The Note: Uncertainties loom over 2020 campaign

From the front-runners on down, uncertainties are threatening their campaigns.

The TAKE with Rick Klein

The first votes of 2020 are barely a month away. But there's a whole lot of big questions that need answering before we get there.

There's an impeachment trial to squeeze in -- unless there isn't. There's political warfare in Washington -- and now the possibility of real-life fighting with Iran or North Korea, if not both.

There are fundraising numbers to announce and spin. And there's another debate to qualify for -- unless a Senate trial means it doesn't happen as scheduled.

Uncertainties are threatening to subsume campaigns. That goes for the five senators who are running for president, the front-running candidate who might be on some proposed lists of impeachment witnesses and, really, any candidate who wants to control a news cycle or two.

Now comes the time for some answers. The forces controlling the race appear to be bigger than any candidate can hope to handle.

The RUNDOWN with MaryAlice Parks

At the end of the Rose Parade in Pasadena, California, on New Year’s Day, dozens of Bernie Sanders’ supporters flooded the street, carrying signs and chanting to show-off their support for the Vermont senator in front of the captive crowd.

Anecdotally, the moment was indicative of the sort of grassroots enthusiasm -- often unrivaled -- which Sanders enjoys and fosters.

Last month at the Democratic debate in Los Angeles, his team made clear that they like their chances of winning the largest state in the union, which starts early voting the same day as the Iowa caucus.

Wednesday, his campaign claimed they reached an impressive fundraising high-water mark too: 5 million unique contributions so far this race. According to the campaign, Sanders raised $34.5 million in the fourth quarter of 2019. By comparison, Pete Buttigieg’s team says he raised more than $24.7 million in the same time.

Of course, many of those individual donations for Sanders come from dedicated, repeat donors. Still, it’s quantitative evidence of his staying power.

The TIP with Justin Gomez

After announcing another giant fundraising quarter to wrap up 2019, Buttigieg starts 2020 with deeper pockets and free of his day job as he's now the former mayor of South Bend, Indiana.

Buttigieg starts a four-day trip to New Hampshire on Thursday after his campaign revealed that they raised $24.7 million in the fourth quarter, and over $76 million since the beginning of 2019. For all the criticism and attacks against Buttigieg in recent weeks about his high-dollar fundraising, the campaign also noted that 98% of contributions last year were less than $200, and the average contribution was $38.

With some of his competitors possibly being forced off the trail for a Senate impeachment trial later this month, Buttigieg is clear of his mayoral duties and focused on the presidential race. But he won't say if that creates an advantage for him.

"I'll let others figure out the kind of political consequences. This is one of those moments that's just got to be beyond politics because it's so grave and so important," Buttigieg said after a town hall in Marshalltown, Iowa, on Saturday.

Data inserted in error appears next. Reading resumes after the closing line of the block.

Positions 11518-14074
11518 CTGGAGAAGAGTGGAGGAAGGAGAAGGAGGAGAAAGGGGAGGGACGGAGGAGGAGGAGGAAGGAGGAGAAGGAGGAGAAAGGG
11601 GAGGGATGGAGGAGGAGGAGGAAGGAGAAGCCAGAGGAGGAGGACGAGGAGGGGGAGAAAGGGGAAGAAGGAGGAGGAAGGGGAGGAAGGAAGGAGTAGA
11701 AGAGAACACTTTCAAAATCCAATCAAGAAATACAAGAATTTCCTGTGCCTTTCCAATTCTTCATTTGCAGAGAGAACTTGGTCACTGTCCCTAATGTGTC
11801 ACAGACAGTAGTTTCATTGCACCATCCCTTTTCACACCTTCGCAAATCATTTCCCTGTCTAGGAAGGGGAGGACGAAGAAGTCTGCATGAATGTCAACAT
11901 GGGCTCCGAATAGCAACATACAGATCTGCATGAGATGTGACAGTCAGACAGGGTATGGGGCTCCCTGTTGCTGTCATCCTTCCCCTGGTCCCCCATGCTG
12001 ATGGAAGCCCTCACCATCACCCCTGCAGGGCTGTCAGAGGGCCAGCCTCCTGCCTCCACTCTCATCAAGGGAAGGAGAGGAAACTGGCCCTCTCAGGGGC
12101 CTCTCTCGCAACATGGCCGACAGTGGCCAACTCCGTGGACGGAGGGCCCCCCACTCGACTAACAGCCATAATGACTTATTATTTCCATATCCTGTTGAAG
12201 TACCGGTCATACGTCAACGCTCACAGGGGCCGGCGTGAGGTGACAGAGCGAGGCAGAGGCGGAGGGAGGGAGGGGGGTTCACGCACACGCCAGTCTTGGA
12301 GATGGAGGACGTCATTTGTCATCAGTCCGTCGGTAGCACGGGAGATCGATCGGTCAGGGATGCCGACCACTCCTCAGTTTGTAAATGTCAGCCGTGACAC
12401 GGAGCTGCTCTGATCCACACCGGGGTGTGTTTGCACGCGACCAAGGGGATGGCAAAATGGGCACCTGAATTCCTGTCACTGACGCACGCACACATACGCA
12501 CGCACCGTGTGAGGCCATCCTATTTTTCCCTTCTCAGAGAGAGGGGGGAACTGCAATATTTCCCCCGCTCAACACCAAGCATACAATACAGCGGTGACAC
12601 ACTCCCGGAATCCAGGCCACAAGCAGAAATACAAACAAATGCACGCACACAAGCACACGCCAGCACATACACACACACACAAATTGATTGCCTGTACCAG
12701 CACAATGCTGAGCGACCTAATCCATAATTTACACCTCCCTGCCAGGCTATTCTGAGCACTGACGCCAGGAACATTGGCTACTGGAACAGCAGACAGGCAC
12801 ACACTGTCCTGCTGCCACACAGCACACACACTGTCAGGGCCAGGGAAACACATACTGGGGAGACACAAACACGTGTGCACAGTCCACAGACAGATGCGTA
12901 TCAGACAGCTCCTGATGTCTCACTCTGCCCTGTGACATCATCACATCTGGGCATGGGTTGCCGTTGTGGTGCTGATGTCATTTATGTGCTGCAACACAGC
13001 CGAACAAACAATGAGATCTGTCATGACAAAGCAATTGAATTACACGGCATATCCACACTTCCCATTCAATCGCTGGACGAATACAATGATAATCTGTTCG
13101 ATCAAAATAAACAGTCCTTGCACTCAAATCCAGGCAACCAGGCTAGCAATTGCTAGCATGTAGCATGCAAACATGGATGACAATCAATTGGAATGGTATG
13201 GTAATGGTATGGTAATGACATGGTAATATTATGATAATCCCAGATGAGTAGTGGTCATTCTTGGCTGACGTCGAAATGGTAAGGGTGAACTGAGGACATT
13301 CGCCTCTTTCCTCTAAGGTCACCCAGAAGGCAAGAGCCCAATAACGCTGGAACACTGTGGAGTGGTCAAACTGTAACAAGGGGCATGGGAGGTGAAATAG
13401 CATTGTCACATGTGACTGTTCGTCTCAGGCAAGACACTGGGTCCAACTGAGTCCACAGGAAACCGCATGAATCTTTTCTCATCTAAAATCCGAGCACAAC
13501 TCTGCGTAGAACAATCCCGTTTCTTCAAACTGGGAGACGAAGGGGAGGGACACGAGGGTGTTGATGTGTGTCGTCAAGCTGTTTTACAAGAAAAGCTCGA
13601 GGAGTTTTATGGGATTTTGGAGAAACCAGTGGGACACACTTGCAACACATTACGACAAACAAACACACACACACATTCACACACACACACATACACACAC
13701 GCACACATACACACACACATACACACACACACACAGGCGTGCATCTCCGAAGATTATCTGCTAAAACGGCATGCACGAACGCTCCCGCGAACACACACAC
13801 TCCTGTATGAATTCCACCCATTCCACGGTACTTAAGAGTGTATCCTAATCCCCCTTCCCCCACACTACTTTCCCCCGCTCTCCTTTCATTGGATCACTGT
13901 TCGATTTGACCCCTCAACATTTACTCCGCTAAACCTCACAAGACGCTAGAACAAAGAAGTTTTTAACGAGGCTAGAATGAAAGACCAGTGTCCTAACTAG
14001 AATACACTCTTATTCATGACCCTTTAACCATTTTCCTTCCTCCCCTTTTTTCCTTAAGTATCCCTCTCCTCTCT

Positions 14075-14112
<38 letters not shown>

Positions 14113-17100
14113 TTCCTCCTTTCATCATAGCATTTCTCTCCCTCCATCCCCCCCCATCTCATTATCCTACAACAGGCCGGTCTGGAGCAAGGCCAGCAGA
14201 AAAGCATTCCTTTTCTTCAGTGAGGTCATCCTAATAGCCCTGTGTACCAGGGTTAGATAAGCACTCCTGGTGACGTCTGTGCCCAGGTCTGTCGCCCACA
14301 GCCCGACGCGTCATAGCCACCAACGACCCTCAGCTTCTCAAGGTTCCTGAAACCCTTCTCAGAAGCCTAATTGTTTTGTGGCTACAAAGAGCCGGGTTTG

ABC News' "Start Here" Podcast. Thursday morning's episode features ABC News Foreign correspondent James Longman and ABC News contributor retired Col. Stephen Ganyard who walk us through the protests at the U.S. Embassy in Baghdad and what it means for the U.S.-Iran relationship going forward. Then, ABC News' Stephanie Ebbs explains the latest Food and Drug Administration action against e-cigarettes aimed at combating teen smoking addiction.


Presidential contenders ended 2019 with the close of books on the fourth fundraising quarter, marking another significant turning point that could possibly reorder the trajectory of the primary contest. The fourth quarter covers the months of October, November and December and as more candidates release the details on their recent fundraising numbers, ABC News will continue to update this story.


  • President Donald Trump has no public events scheduled.
  • Tom Steyer continues his Iowa bus tour with a meet-and-greet event in Logan at 9 a.m., a community conversation in Onawa at 2:10 p.m. and a town hall in Sioux City at 6 p.m.
  • Sen. Amy Klobuchar, D-Minn., holds two town halls in Iowa, one in Sioux City at 11:30 a.m. and the other in Johnston at 7 p.m. She also holds a conversation event in Ankeny, Iowa, at 5:15 p.m.
  • Sen. Elizabeth Warren, D-Mass., has two town halls in New Hampshire, the first is in Concord at 12:45 p.m. and the second in Hanover at 5 p.m.
  • Sen. Bernie Sanders, I-Vt., holds one town hall in Tama, Iowa, beginning at 1 p.m. and another town hall in Muscatine, Iowa, beginning at 6:30 p.m.
  • Former Vice President Joe Biden holds two community events in Iowa. The first event begins at 1:30 p.m. in Anamosa and the second event begins at 4:45 p.m. in Manchester.
  • Sen. Cory Booker, D-N.J., participates in a legal forum at the University of New Hampshire School of Law at 1:30 p.m. and a political forum at the New Hampshire Institute of Politics at 3:30 p.m. He then hosts a "Conversation with Cory" in Exeter at 7:15 p.m.
  • Andrew Yang participates in an office opening ceremony at 4 p.m. in Plymouth, New Hampshire, and a town hall at 7 p.m. in Rochester.
  • Rep. Tulsi Gabbard, D-Hawaii, holds a town hall in Epsom, New Hampshire, at 6 p.m.
  • Former South Bend, Indiana, Mayor Pete Buttigieg participates in a 6:30 p.m. town hall in Keene, New Hampshire.
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